V. for the πολλοί. the One – not in connection with that which fails to be even the minimum.e. τὸν Κόσμον). is of course very near the -c6. 273d sqq. which is echoed and reflected with greater or lesser explicitness in numerous pass ages in the Platonic corpus. D. 312d7: φραστέον δή σοι δι᾿ αἰνιγμῶν.22-26). an one. 6. as inconceivable) etc. and is somehow conceived (i. 238d-239c: in saying that the μὴ ὄν is ἀδιανόητόν τε καὶ ἄρρητον καὶ ἄφθεγκτον καὶ ἄλογον. κηδόμενος ἵνα μὴ χειμασθεὶς ὑπὸ ταραχῆς διαλυθεὶς εἰς τὸν τῆς ἀνομοιότητος ἄπειρον ὄντα πόντον δύῃ.e.: διὸ δὴ καὶ τότ᾿ ἤδη θεὸς ὁ κοσμήσας αὐτὸν (sc. Cf. This profound triviality is explicitly stated by Plato in his Second Epistle: 314a1 ἐν πτυχαῖς πάθῃ. εἰς τὸν τῆς ἀνομοιότητος πόντον. rks. . i. ὁ ἀναγνοὺς μὴ γνῷ [62]. and which is explicitly further borne by the momentous fact of Plato ’s professing views (according to the explicit testimony of.. not a being ( ὄν) and not a something ( τι) – in saying these one affirms that the μὴ ὄν is something and is said after all. also: op. καθορῶν ἐν ἀπορίαις ὄντα. The ἄπειρος πόντος τῆς ἀνομοιότητος is. καὶ τὸν περὶ τοῦ μηδαμῇ μηδαμῶς ὄντος (sc. such as D. 8. namely to the development 237a sqq. ἵν᾿ ἄν τι ἡ δέλτος ἢ πόντου ἢ γῆς 8. some-one-thing (cf.cit. refers again to a passage in the Sophist [63]. as it were. with order and form being imposed by the Demiurg. faces a similar περιτροπή. … etc. of all philosophers. Any doctrine passing the ordinary capability of ordinary men ’s understanding is certain to be laughed at by the multitude. not for the laity.3. in the shaping of the Κόσμος.4. περιετράπη (sc. ἐκπίπτων εἰς ἰδιώτιδας ἀκοάς: sublime truths are only for the initiated. Aristotle) which are never formulated and articulated by him in his edited wo heart and mind of every Neoplatonist. but with reference to the μηδέν which transcends even the maximum. of course.4. that is to the ἀπορία and argument about the μὴ ὄν which is made by Plato to precede that about the ὄν (both ἁπορίαι being connected by him. This characteristically Platonic view. ὁ Πλάτων): Plato himself emphasizes the περιτροπή suffered by his argument. 243b-c). λόγον) ἀνακινήσας: (sc. 8.31 8.5. v. ὁ Πλάτων): D. cf. Plato Politicus. ὑποδοχή – matter as space in its intrinsic disordered state. the receptacle.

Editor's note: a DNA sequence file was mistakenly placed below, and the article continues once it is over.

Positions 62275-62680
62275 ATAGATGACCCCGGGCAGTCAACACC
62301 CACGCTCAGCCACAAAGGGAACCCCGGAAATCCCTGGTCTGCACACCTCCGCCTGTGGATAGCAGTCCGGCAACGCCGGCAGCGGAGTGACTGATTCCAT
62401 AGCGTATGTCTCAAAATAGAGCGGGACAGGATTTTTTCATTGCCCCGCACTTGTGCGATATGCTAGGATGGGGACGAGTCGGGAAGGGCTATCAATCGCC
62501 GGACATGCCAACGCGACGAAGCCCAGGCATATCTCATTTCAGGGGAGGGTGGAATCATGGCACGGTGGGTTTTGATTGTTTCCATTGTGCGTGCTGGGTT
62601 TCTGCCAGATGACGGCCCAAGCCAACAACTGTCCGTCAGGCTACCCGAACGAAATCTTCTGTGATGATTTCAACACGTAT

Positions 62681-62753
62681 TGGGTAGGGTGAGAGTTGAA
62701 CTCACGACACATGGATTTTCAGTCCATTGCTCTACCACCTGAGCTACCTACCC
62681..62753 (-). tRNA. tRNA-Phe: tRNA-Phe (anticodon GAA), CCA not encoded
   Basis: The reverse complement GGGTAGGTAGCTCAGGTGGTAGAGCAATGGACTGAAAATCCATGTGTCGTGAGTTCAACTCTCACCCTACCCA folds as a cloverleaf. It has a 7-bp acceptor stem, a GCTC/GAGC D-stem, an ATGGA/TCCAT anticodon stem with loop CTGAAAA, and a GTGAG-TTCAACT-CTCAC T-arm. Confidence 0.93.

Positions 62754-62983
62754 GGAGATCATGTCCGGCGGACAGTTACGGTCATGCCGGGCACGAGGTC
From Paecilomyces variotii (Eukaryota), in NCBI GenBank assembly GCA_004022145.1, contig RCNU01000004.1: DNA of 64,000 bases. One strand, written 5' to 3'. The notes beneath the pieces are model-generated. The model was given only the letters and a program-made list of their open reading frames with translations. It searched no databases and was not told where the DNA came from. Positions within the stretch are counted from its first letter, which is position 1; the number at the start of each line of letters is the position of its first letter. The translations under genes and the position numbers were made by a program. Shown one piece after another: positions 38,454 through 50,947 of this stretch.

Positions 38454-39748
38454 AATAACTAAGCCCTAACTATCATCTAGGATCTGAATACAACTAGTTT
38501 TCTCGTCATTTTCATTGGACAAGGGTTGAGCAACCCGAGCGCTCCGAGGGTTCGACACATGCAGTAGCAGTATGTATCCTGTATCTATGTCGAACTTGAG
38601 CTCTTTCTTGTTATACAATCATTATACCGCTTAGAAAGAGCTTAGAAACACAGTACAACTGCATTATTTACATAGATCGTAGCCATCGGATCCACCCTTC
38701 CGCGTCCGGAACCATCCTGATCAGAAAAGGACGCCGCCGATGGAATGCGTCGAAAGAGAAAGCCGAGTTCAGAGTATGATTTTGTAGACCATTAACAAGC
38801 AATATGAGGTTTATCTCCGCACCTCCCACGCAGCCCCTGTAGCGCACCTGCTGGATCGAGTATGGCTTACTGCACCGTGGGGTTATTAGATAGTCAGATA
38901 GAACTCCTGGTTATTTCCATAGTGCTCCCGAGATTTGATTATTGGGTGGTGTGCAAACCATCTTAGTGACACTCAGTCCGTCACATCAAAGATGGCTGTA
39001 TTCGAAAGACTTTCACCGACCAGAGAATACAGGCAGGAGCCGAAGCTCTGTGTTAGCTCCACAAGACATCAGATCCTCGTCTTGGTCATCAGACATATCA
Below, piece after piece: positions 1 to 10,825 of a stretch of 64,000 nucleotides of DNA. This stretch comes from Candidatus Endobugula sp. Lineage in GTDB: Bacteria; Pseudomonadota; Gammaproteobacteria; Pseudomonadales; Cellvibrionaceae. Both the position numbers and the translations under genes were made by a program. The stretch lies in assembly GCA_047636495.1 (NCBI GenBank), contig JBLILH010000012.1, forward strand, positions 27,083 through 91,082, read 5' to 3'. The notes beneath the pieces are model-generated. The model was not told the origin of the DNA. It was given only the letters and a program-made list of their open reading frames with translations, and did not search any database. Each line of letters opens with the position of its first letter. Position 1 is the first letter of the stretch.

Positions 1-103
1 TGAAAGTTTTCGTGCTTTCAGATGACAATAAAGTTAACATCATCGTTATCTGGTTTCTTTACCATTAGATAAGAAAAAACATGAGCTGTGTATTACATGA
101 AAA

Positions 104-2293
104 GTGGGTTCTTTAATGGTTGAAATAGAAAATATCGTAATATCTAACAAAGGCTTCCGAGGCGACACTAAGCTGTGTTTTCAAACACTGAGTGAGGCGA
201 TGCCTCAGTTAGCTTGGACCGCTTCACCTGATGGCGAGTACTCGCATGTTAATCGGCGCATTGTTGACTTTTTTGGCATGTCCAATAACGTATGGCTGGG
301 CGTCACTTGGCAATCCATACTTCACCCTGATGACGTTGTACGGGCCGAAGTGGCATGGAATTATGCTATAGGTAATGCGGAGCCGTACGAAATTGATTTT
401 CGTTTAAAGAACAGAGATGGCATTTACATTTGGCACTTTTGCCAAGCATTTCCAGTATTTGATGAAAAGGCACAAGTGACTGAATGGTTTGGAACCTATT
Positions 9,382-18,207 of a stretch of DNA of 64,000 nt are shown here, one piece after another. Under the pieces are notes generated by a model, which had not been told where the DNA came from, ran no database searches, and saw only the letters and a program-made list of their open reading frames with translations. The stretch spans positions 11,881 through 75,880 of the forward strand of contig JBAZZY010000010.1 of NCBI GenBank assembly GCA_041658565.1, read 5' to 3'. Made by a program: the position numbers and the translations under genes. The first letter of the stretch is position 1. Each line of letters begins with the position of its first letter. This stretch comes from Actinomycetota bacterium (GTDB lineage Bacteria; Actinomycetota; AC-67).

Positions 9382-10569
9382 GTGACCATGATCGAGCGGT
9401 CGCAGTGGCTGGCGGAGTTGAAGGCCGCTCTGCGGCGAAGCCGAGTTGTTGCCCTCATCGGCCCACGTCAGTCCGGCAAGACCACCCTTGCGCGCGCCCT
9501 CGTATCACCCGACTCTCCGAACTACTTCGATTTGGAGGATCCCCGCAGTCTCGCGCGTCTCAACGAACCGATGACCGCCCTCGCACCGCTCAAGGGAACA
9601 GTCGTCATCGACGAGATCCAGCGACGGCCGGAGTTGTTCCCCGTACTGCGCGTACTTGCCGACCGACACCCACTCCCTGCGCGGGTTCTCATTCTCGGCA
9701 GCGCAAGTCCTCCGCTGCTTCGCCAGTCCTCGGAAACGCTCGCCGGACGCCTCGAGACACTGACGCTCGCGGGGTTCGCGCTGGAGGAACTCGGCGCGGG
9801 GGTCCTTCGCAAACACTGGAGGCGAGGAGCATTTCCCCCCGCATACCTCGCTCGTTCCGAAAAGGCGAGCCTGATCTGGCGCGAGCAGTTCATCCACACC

[5] The syntax in 1. It is. Indeed it presupposes that the αἴτιον. Heidegger’s analysis of the concept of phaenomenon). [2] Apparent reality is. [8] It would require a monograph to correct the faulty impressions that a certain type of modern mind is likely to gather from such a proposition. Therefore the above proposition does not blur the boundaries between the conceptual and the real. in following the great project of the derivation of all reality. as it were. in which it means the way something appears to a percipient being.6 refers of course to the proxim ately mentioned alternative in the second formulation of the question: καὶ τὰ πάντα σὺν αὑτῇ λέγομεν εἶναι. These are the subject of profound disquisitions later in this work. as they are met with. (In modern philosophy compare with Hegel. as signifying a. [6] ἀρχὴ as beginning and principle. of something. whose both abstract and real nature in ancient philosophy in τὰ πάντα (subject) βούλεται εἶναι πολλὰ truly conceptual is but a replica of the real . [3] We provide here only the rudiments for the correct understanding of the basic notions (like that of total ity) which we shall encounter in the present context .10 is of course: πεπερασμένα (predicate). not subjectively and epistemologically understood. that is. . manifestation (partial from the very reason that it is a manifestation) of a reality as distinct from the full indivisible reality as such and in itself.32 NOTES [1] Not quite “given” though! But of this. the outward projection of the interiority of a reality. Let it suffice here to say. to be sharply distinguished from appearance in the modern sense of the expression. The conceptual is objectively and ontologically. We can use the word “appearance” in such contexts provided we und erstand it objectively. And cf. of course. usually inferior or degraded. [9] The why will be explained in detail in the second and third sections. more in its proper place below. [4] Τοῦτο in 1. that for the objective thinking of the ancients. and every distinction unification. ἤ μετ’ αὐτὴν καὶ ἀπ᾿ αὐτῆς. one cannot really conceive what is totally non-subsistent. In brief it is that every multiplicity presupposes oneness. [7] We shall have ample occasion to revert to an explanation of general usually eludes modern commentators.